On 4 April 1984 the Court of Appeal dismissed the applicant’s appeal and confirmed that the requirements for his release under Article 47 (2) of the Criminal Code were not satisfied.

23. Mr Herczegfalvy made further applications for release on 6 June and 23 September 1984. He was conditionally released on 28 November in accordance with the court’s decision of 14 November, itself based on a psychiatric report dated 14 September (see paragraph 34 below). The court found that the applicant’s paranoia had admittedly worsened, but that it was primarily due to his detention (Haftquerulanz); the vexatious complaints and petitions (Rechtsquerulanz) did not constitute a danger within the meaning of Article 21 of the Criminal Code; since being detained the applicant had behaved with genuine aggressiveness on a few occasions only; although the possibility could not be excluded of his becoming aggressive in the event of frustration, his psychiatric history did not permit the conclusion that his abnormal personality would induce him to commit criminal offences; moreover, continued psychiatric treatment or treatment by drugs was not considered necessary by the expert, although it was recommended.

B. The medical treatment

24. On being returned to prison after his stay in the Vienna psychiatric hospital from 29 June to 23 July 1979 (see paragraph 16 above), Mr Herczegfalvy had begun a hunger strike on 2 August 1979 as a protest against his detention and the refusal to give him his files. He collapsed on 28 August and was transferred to a clinic where he received intensive medical care. On 10 September 1979 he was transferred back to the Vienna psychiatric hospital, where he remained until his release on 28 November 1984 (see paragraph 23 above).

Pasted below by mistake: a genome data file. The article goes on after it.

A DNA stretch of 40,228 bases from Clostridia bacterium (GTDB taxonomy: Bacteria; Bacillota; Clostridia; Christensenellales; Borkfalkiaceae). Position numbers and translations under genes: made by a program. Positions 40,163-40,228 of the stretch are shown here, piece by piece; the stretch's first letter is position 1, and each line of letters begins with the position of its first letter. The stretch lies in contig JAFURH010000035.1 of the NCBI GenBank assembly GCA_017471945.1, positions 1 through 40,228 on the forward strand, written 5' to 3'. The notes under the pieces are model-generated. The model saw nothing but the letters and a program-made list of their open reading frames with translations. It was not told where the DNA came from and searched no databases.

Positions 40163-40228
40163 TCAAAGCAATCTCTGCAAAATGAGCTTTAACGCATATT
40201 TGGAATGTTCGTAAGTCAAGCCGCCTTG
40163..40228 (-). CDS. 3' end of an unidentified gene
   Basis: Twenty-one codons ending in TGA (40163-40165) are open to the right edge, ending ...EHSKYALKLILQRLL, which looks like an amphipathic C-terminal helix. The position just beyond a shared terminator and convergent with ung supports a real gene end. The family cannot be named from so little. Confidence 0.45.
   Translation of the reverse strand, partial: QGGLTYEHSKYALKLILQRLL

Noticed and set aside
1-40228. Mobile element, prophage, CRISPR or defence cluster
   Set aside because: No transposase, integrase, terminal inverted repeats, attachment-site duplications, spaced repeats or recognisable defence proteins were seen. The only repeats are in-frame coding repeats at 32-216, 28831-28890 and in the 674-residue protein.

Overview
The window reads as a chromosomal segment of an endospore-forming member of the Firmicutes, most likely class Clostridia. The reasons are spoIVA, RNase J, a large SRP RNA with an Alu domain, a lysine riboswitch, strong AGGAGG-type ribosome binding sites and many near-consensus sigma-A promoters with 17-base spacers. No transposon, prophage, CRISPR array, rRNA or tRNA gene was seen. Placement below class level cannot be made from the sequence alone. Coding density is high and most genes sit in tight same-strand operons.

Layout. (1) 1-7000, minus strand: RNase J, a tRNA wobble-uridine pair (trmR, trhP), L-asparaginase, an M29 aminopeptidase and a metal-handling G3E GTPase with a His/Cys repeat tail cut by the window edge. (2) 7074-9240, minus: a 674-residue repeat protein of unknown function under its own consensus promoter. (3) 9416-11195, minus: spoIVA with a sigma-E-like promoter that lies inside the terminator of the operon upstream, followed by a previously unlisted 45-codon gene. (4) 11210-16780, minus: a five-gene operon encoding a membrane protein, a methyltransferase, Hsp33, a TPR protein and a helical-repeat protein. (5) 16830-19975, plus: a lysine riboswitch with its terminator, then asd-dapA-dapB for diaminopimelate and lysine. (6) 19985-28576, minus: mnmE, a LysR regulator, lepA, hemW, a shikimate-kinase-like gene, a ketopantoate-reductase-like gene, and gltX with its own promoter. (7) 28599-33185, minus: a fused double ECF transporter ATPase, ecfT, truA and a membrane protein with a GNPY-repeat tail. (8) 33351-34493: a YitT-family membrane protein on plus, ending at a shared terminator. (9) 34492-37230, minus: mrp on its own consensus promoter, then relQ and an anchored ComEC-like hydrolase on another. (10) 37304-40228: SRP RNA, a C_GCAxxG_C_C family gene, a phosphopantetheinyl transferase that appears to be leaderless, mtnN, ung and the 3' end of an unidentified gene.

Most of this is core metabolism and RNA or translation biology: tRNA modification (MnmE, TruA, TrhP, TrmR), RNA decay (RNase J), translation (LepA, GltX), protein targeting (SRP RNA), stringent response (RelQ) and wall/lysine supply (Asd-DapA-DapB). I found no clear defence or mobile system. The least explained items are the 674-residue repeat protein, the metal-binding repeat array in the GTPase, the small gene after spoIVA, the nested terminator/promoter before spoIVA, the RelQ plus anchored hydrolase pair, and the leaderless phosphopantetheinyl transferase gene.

25. As the applicant was in an extremely weak state when returned there, the director of the hospital ordered him to be force fed, pursuant to section 8 (3) of the Hospitals Law (see paragraph 51 below). The applicant refused all contact and refused to have any medical examination or treatment, and was also given sedatives against his will (three doses of 30mg each of Taractan IM); on 14 and 15 September 1979 he was attached to a security bed, the net and straps of which he succeeded in cutting through. On 17 September he was given a different neuroleptic (Sordinol IM), as infiltrations had appeared. He stopped refusing food on 27 September 1979, after being allocated a single room and being given some of his files.

26. Mr Herczegfalvy again went on hunger strike from 26 November to 13 December 1979, on which date he allegedly eventually agreed to be fed through a tube (Sondenernährung) once daily. However, he later denied that his consent had been validly given.

27. In view of the deterioration of his physical and mental state, he was injected by force with 90mg of Taractan on 15 January 1980, in order to bring about a state of somnolence (Dämmerschlaf) in which it would be possible to treat him by means of perfusions. Since he had resisted this with violence, the emergency team had had to overpower him. On 18 January he was transferred to the intensive care unit, as he showed symptoms of pneumonia and nephritis; he stayed there until 30 January 1980.